As some of you know, in lieu of creating my own lifting workouts for a while, I’ve been following New Rules of Lifting for Abs, the newest book in the New Rules of Lifting books (New Rules of Lifting and New Rules of Lifting for Women are the others.)
New Rules of Lifting for Abs is different in that it includes their latest research on lifting. Despite what the title suggests, the New Rules of Lifting for Abs program actually includes very few direct core exercises. In fact, I’ve never done a single crunch in the program. Instead, it involves exercises that truly engage the core, like offloaded front squats, plank + rows, and one legged-deadlift standing on a plate.
I’ve finally gotten around to writing my review for stage 2, which includes a summary of my thoughts, the format of the workout, the workout broken down, pros and cons, as well as my before and after pictures. See my New Rules of Lifting for Abs Stage 1 review here.
New Rules of Lifting Stage 2
I was very excited to begin stage 2. The fitness message boards I frequent warned it kicks some serious booty, and I was ready to bring it. After completing my first workout of stage 2, I felt like I literally kicked my own butt. Throughout the entire workout I was huffing, puffing, panting, and even grunting! My heart rate stayed sky high the entire duration and my muscles were shaking when finished. In fact, I quickly learned that there was no way to complete both a 45 minute spin class before and this workout after in the same day, like I did in Stage 1.
Stage 2 Stats
Length: ~60-70 minutes minutes
Format: warm up>core>heavy lifting>strength>metabolic; see below
- Dynamic warm up ~5-10 minutes
- Core workout ~10 minutes
- Heavy lifting exercise ~10 minutes
- Strength Workout ~25 minutes
- Metabolic Workout ~10 minutes
The NROLA stage 2 core workouts were even less “abs-centered” than stage 1. A typical core workout in stage 2 involves 3 exercises. My favorites were:
- plank w/ cable pulldown
- side plank w/ cable row
- stability ball mountain climbers
The program has you do 10-12 reps (each side) for each of these exercises, one time through only.
After the core workout, the program has you incorporate one heavy barbell lifting exercise per workout. It rotates a different exercise for each workout out of the following: front barbell squat, pull ups, deadlifts, and overhead press* For this exercise it’s go heavy or go home. It has you completing 5 sets of various reps (never going higher than 8) and various weights.
Now you’re ready to start the actual workout. Haha…
The strength portion of the workout was included 4 exercises, split into two super sets. Sample exercises consisted of off loaded front squats, 1-handed push presses, dumbbell step ups, single-arm rows etc. These exercises used your full body (no upper body one day, lower body the next splits.)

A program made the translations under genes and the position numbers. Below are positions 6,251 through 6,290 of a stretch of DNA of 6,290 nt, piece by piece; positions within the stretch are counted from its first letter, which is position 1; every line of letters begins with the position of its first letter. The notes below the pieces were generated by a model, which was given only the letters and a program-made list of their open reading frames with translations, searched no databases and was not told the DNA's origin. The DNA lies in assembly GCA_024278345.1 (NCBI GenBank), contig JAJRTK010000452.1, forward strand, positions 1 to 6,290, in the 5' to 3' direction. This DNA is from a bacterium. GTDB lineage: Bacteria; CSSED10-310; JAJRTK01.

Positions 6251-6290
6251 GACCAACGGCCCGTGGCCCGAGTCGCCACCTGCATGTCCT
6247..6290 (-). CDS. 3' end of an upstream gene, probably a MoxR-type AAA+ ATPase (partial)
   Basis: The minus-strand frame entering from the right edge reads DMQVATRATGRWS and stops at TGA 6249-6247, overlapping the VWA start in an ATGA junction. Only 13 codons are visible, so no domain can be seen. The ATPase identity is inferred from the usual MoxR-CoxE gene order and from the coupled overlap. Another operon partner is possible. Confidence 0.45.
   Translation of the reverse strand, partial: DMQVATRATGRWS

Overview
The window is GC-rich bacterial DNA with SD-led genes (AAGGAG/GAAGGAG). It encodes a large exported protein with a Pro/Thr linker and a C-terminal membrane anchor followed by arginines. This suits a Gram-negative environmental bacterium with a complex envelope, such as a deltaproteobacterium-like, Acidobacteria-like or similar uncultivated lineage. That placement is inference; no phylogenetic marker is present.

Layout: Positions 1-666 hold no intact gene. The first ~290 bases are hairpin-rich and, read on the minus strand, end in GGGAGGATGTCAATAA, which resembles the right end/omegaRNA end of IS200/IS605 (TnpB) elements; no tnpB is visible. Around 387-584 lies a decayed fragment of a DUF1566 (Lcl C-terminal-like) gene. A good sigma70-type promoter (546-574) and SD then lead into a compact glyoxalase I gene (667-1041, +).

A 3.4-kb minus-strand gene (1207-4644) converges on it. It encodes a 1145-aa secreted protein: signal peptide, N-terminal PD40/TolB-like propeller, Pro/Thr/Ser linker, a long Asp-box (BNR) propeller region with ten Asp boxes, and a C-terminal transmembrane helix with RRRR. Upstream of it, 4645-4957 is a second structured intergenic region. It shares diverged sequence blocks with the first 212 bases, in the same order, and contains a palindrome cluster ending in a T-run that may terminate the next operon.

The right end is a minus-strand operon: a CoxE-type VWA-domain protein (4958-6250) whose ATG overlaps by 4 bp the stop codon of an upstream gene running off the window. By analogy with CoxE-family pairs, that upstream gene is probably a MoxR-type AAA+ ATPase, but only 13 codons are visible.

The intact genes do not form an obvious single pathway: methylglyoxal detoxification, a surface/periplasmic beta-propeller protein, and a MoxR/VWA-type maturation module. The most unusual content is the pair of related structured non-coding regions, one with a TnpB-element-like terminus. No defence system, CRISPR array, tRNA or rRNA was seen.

Although there’s a separate section for “heavy lifting” in the workout, the direction is to go heavy for these exercises, too. With 4 sets of 8 reps for each exercises, Stage 2 has you lifting heavier weights than Stage 1.
Now that you feel like you’ve been run over by a truck, it’s time to do some BURPEES!! In the metabolic portion of the workout, you will do one of two exercises: burpees or kettlebell swings. Workout A corresponds with burpees while workout B, with KB swings.
The metabolic workout: Set the timer for 10 minutes. At the first 30 seconds of each minute, do as many burpees/kettlebell swings as possible. Take the next 30 seconds as rest. Each week, increase the time by 2 minutes (I never increased the time – but I also got cardio in through running and spinning throughout the week.)
Break it Down
- It legitimately CHALLENGED me – like I said, I was drenched in sweat by the end of the workout. I’ve never done a workout like these before.
- Included both strength and cardio – as I previously mentioned, my heart rate was high throughout the entire workout, not just the metabolic part.
- It’s fun – with exercises I’ve never even heard of before, it was fun to add some new exercises to my routine
- Has a flexible format – Alwyn knows it’s a long workout with all the components and designed the program with the metabolic portion as optional. Additionally, every exercise has a few difference variations in case you aren’t able to do it or don’t have the necessary equipment.
- It would be very hard to do in a crowded gym – the workout requires various equipment in various sections of the gym. Some of the exercises might also draw some stares from other gym-goers. I was lucky in the fact that a) I work in a gym and can go during non peak hours, and b) don’t really bother with people staring. In fact, when I was doing the plank + pull down, I had one girl staring at me with her mouth hanging open. When she caught me looking back, she said, “that. Is. AWESOME!” haha
- By the 4th or 5th week, it gets to be pretty tedious – the newness of the exercises wore off after the 5th of 6th time completing them, while the difficulty level stuck around until the very end However, soon after, it was time for stage 3 anyway
Before and After Photos
I actually gave a lot of thought to this section of the review, and I decided to post the before and after photos on a separate page for a couple different reasons:
1) My goal right now is actually to just maintain. I’m not looking to build lots of muscle right now – just keep what I have. If I happen to add on to it, I’m not complaining. Because of this, the difference in the photos is only slight. I think I may have an overall “leaner look” in the “After” photos, but you can’t tell too much.
2) Comparison. I know women – especially those with a disordered eating/exercising past – tend to compare themselves to other women a LOT. So, I wanted to give those who think these pictures will trigger you or make you sad the chance NOT to view the photos. Obviously no one’s body is perfect!
That said, you can view the before and after photos here.